People rarely have anything bad to say about Bosforo, so give it a shot if you want that ultimate CDMX bar experience to write home about.
Some crucial info: they DO take credit card, they DON’T take reservations, they do have bar snacks and they do also have beer.
Zinco is a jazz locale located in an old bank vault.
The place has developed quite a reputation among jazz fanatics and musicians from all over the world.
For drinking, there’s the classic cocktails — Mojitos, Capirinhas — and wine. As a recommendation, tables only come by reservation and there’s sometimes a line to get in. Music tends to actually begin at 11 pm.
Musak is a sleek and cool cocktail bar in Roma Norte, more for the traveler who wants to get dressed up and upgrade from the dives in Condesa and around.
Known for perfectly-executed cocktails, their menu is not to miss. This is the ideal place to relax and forget the sounds of the city (of which there are many) and sit back with a drink in hand with your date or with your friends.
Paramo in Roma is for the semi-night owl, where you can hang in the late-night scene until 2 am. With a cool interior featuring brick walls, hanging lights and plants, what’s not to love about having a beer here?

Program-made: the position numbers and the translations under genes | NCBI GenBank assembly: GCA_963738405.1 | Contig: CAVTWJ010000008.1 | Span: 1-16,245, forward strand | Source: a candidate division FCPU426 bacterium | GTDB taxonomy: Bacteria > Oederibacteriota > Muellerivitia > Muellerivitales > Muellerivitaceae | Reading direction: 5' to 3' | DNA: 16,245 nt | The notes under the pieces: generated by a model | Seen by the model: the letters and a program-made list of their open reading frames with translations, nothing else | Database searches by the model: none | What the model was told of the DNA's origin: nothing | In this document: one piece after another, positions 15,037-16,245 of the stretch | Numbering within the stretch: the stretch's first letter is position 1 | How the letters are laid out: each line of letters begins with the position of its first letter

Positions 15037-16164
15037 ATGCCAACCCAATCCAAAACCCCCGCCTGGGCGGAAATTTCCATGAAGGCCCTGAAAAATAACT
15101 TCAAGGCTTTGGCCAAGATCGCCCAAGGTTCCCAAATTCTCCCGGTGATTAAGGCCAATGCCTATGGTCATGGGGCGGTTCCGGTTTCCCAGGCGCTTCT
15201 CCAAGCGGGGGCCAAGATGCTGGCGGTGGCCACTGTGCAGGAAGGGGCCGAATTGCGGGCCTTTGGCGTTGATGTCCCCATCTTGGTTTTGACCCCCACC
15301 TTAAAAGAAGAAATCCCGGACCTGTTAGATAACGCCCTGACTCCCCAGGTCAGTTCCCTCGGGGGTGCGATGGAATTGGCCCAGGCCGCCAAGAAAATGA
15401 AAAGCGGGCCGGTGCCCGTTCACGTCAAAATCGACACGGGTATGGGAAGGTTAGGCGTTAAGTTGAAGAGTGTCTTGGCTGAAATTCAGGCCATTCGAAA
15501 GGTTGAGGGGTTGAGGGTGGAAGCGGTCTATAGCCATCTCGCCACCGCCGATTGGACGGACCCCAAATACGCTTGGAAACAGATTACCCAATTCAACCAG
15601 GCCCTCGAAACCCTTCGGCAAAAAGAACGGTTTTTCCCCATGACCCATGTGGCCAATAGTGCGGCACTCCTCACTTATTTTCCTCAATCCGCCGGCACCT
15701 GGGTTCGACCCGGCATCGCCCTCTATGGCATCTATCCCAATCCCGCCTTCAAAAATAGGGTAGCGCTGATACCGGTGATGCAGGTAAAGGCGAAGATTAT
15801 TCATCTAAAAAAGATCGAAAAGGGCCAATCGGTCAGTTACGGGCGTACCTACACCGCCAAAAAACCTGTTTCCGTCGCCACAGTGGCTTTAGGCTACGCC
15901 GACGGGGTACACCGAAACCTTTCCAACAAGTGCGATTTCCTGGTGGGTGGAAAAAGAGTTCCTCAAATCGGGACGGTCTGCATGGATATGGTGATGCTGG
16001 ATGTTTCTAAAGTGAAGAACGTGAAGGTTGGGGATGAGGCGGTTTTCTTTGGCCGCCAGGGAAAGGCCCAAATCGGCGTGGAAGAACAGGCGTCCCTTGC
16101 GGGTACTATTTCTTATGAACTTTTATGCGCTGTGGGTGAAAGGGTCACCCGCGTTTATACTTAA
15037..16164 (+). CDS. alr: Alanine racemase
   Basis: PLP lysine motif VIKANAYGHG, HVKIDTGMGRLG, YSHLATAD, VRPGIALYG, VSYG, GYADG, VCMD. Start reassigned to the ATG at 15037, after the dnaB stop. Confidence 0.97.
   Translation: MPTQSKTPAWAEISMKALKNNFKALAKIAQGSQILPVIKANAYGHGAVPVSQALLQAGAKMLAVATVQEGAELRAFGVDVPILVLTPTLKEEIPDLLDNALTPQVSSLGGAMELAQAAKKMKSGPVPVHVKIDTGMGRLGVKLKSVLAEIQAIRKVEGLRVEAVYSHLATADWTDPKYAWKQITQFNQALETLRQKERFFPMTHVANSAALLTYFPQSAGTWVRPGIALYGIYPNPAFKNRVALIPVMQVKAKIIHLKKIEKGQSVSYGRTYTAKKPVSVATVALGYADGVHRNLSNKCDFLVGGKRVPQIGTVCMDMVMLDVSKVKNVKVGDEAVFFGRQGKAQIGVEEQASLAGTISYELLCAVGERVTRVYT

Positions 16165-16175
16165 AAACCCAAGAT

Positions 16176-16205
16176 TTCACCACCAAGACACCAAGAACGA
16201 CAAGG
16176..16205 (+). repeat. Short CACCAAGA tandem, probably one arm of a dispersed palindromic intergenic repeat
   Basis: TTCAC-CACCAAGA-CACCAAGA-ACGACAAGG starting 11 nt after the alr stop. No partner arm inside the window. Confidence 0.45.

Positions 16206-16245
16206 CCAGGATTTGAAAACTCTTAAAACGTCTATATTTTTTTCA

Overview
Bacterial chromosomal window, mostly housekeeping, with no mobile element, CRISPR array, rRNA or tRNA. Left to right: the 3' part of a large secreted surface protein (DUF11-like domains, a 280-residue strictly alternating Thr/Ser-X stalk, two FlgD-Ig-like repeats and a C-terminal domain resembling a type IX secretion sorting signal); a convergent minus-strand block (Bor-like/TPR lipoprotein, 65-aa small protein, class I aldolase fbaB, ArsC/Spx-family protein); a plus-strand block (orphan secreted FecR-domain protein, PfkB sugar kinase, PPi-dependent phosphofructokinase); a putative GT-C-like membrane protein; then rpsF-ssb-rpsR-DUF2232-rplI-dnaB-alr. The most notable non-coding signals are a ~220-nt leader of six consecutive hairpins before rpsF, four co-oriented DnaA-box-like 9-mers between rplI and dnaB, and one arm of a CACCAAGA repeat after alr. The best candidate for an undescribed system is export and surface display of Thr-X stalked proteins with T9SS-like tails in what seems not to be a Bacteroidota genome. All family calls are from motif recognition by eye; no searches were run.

To order: pork tacos, ceviche, more tacos. This is a place for specialty taco lovers and portions are generous.
To drink: Mojitos, Margaritas, Mezcal Toronja Tonic, other cocktails (among them, Tom Collins, Mint Julep, Mezcal Pepino)
You can see all the reviews on Yelp.
Salon Malafama is a good place to go if you want to catch a sports game from home (read: American football). We met a group of friends here for drinks to watch a much-anticipated football game in the weeks that led up to the Super Bowl.
You can get basically anything at Malafama, and they even have hard cider (somehow hard to find in Mexico City). The best feature of Salon Malafama is the large number of pool tables in the back, which is a fun addition to any night out. Note: Salon Malafama is cash only!
Craft Society [Update: CLOSED — December 2019]
This bar is reportedly closed. Please let us know if you have seen otherwise.
Craft Society is a cool beer bar on the Plaza Luis Cabrera square in Roma Norte.
A favorite among beer-lovers, they have a big beer menu and fridges of beer bottles for purchase or consuming at the tables outside, the bar or the high-top tables near the bar, which are great for socializing.
On weekends, the place turns up the volume a dab past 11 pm if there are big groups who want more of a party scene, and it can get pretty lively. For food, there’s burgers and more.
Have you had your night out and you’re ready for daytime? Check out our best things to do in Mexico City.
Last updated on June 28th, 2021